Published 21 December 1997 Style Magazine 232nd article
Happy eaters: Michael Winner and Diana Rigg 'share a joke' before their meal
For years, driving through George Street, Marylebone, I have admired the clean, white facade and the myriad hanging baskets of geraniums that make the exterior of Durrants Hotel so attractive. As we were filming at the Wallace Collection, Durrants was the nearest place for lunch. Sadly, it illustrated-the old saying "You can't judge a book by its cover".
"The dining room was pseudo, and the food of a type that I thought had disappeared from London decades ago. I started with mozzarella and tomato, difficult to mess up, but Durrants succeeded. It was soggy and of no known taste.
At this point Oliver Reed ordered a lager - one. His reputation for excess was - certainly not evident on my project. I turned to the trolley: slices were cut from a little piece of pork that were tasteless and spoke of the deep freeze. A couple of bits of crackling were given separately; they lacked oomph. The vegetables were overcooked and boring. For dessert, I chose some sort of pastry with cream and strawberries. I have pigged my way through many of the worst puddings ever. I left most of this. At least the service was excellent.
Another pretty place is the Chequers Inn at Fingest, in Oxfordshire. My mob visited on a location recce for Sunday lunch. The dining room is pink with oak beams, dried hops and wheelback chairs with padded seats. Mine squeaked. The view of the garden is tarnished by cars parked at the bottom. Many of them belong to hikers, who do whatever hikers do in the nearby countryside and then recover in the garden.
I chose the honeydew melon gondola, which had a 1950s look - sliced with a bit of orange bent over a stick topped by a glace cherry. It was okay. My assistant art director, Mr Still, ordered roast duckling from the a la carte. He was told in no uncertain terms to have the set lunch, so he switched to roast chicken. Mr Purdie, my associate producer, said he used to come a lot when he lived in Henley. "It's changed," he said, looking round. "How?" I asked. "The wine racks used to be somewhere else," said Mr Purdie, giving up on other alterations.
The soup was pea and mint. "Is it made here?" I asked. "Of course," said Laureno, the Spanish waiter. "How is it, Ron?" I said. "Well, it's certainly minty," he replied. "It's like posh mushy peas," observed the man who'd wanted duck. The beef and Yorkshire pud came swimming in gravy, the carrots and beans were overdone. It's a nice enough place; not a high rating on the Sunday lunch score, but not a disaster.
I was pleasantly surprised with Michel's Brasserie in Chiswick. It's sort of French with Caribbean music playing. I went a couple of times with the marvellous Diana Rigg. It's one of those places you think is owned by Michel, then you learn it's a small chain of restaurants bearing that name and the real Michel sold out anyway. It's now owned by a company called Oceanwide.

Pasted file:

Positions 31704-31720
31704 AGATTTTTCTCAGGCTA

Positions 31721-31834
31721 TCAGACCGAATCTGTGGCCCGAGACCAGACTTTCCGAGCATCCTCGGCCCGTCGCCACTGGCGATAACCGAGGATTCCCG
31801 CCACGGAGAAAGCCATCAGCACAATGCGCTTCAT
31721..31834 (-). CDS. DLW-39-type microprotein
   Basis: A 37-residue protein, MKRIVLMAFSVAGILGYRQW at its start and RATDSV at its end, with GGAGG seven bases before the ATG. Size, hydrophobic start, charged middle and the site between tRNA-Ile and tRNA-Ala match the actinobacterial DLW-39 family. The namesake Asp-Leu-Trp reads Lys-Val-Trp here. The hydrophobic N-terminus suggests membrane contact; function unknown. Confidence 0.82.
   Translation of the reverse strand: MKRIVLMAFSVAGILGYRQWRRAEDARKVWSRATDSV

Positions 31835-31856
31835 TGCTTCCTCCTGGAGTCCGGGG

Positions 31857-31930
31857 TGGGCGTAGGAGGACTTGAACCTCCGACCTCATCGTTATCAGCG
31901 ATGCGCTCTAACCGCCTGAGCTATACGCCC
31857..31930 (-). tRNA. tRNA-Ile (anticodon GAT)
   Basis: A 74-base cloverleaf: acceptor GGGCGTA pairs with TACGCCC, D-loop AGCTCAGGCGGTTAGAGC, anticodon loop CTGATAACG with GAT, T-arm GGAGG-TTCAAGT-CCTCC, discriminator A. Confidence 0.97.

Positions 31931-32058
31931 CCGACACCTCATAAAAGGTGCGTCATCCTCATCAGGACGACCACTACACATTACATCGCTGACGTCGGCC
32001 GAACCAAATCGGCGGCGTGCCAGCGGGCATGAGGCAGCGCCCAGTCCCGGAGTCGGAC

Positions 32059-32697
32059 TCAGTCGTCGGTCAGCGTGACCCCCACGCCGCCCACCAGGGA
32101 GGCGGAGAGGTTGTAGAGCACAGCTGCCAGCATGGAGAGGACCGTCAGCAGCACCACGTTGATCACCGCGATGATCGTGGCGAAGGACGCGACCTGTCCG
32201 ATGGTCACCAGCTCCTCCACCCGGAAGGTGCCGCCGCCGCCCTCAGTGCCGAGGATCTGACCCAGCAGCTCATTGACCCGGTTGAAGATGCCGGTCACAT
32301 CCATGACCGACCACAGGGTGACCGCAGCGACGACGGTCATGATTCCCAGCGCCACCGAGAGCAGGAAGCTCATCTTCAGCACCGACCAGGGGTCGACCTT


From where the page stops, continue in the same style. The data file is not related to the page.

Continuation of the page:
The soup came within seconds. Being highly expert, I can't remember what it was. "Delicious," said Diana, then added: "It needs a bit of salt. Lovely basil on the top." It was a nice, dark-yellow colour.
We had nouvelle duck, sliced up. Diana said she liked it greatly; as did Chris Rea. I gave the lemon cheesecake very high marks indeed. Robbie Hamilton, the waitress from Adelaide, said it was made there by Tim Butler, the chef. As long as he stays, it's worth a visit.
Sadly, we had a disaster with my Leica camera. If you turn it on incorrectly, instead of shooting on automatic focus, you hit the manual focus - usually on infinity. So quite a few remarkable restaurant shots, some even taken by Terry O'Neill, have been lost to the world. Thus I present a photo of Dame Diana and me "sharing a joke" - a caption normally dragged out for two of the glummest people ever - shortly before we went to Michel's.
This could be a revolutionary idea. Instead of odd watercolours of restaurant bits and pieces that would disgrace a school art show, or even stranger photos of restaurant furniture, we could have pictures of people before they got to the dinner table: Lord Lloyd-Webber in his bath prior to nipping along to La Capanna da Baci, A A Gill putting on one of those terribly smart outfits before lunch at Pizza Hut. I am warming to this idea. I shall work on it on the beach in Barbados. When I come back, I shall have a full presentation and seek an audience with the editor. Who says the year doesn't end with a bang?
What is your opinion of restaurants that bring a bottle of mineral water to the table already unsealed and without the cap? I always have visions of these overpriced bottles being filled with water from the kitchen tap. My husband insists that I am too fussy about this, but I think a bottle of water should be given the same "rite" as a bottle of expensive wine.
Edna Weiss London NW11.
Am I alone in loathing the current restaurant fad for piling food up on the plate like some edible house of cards? The practice has now reached the most ludicrous extremes. Recently, I was served a Sunday roast in a London restaurant in which slices of beef - usually, you will agree, the most traditional of repasts - tottered like a comestible wigwam on a mound of potato galettes. Call me old-fashioned, but in my view this isn't food, but a GCSE art class.
P Baistow, Tunbridge Wells, Kent.
Last month, Michael Winner passed by the Gun Inn at Keyhaven in favour of Peeler's Bistro (Style, November 23). Had he chosen to lunch at the Gun, he might finally have met his match: the landlord could be Basil Fawlty's elder brother. I implore Mr Winner to return - I would pay dearly for a ring-side seat.
Claire Rawcliffe, Aldbury, Herts.
I am appalled that Mr Winner promotes the habit of being given olive oil with your bread in restaurants (Style, November 30). What's wrong with butter?
M Stevens, London SW11